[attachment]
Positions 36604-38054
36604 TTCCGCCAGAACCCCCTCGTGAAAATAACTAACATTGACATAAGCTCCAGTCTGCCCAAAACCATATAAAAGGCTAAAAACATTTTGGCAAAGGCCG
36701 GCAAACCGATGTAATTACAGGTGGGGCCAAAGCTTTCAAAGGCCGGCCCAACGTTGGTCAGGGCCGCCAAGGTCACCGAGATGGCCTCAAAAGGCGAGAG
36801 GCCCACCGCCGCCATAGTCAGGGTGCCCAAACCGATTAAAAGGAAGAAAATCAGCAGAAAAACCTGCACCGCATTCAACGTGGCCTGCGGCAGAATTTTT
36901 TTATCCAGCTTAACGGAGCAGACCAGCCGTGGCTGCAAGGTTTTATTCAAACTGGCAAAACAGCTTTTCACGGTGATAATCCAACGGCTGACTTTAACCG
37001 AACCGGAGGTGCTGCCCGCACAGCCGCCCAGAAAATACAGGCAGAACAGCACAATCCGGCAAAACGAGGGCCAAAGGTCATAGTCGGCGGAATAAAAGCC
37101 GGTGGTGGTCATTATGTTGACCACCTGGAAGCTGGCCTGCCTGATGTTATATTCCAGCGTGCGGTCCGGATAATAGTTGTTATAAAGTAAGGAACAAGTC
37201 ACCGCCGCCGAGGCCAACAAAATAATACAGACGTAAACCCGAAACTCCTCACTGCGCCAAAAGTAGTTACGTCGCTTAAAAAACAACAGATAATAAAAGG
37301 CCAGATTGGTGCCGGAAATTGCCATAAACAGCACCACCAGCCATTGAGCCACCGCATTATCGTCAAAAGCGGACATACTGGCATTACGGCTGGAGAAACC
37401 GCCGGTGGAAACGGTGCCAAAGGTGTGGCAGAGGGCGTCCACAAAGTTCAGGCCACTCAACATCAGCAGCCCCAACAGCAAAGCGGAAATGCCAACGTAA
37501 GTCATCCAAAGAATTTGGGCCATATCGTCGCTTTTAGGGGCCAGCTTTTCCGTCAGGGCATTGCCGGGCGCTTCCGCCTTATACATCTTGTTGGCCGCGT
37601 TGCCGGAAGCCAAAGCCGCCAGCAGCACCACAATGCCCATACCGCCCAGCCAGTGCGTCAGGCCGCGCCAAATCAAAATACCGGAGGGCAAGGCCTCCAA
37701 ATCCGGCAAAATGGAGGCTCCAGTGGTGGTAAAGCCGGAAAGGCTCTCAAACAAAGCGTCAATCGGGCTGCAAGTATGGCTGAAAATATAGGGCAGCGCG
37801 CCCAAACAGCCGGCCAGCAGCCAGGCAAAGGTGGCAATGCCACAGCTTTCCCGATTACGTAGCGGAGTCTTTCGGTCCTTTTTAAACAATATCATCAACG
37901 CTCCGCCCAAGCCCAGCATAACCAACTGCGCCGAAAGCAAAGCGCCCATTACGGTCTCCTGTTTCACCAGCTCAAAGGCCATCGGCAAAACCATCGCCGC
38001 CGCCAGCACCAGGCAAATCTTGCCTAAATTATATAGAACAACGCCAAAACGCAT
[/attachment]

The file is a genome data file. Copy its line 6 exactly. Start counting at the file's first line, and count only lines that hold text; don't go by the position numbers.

37001 AACCGGAGGTGCTGCCCGCACAGCCGCCCAGAAAATACAGGCAGAACAGCACAATCCGGCAAAACGAGGGCCAAAGGTCATAGTCGGCGGAATAAAAGCC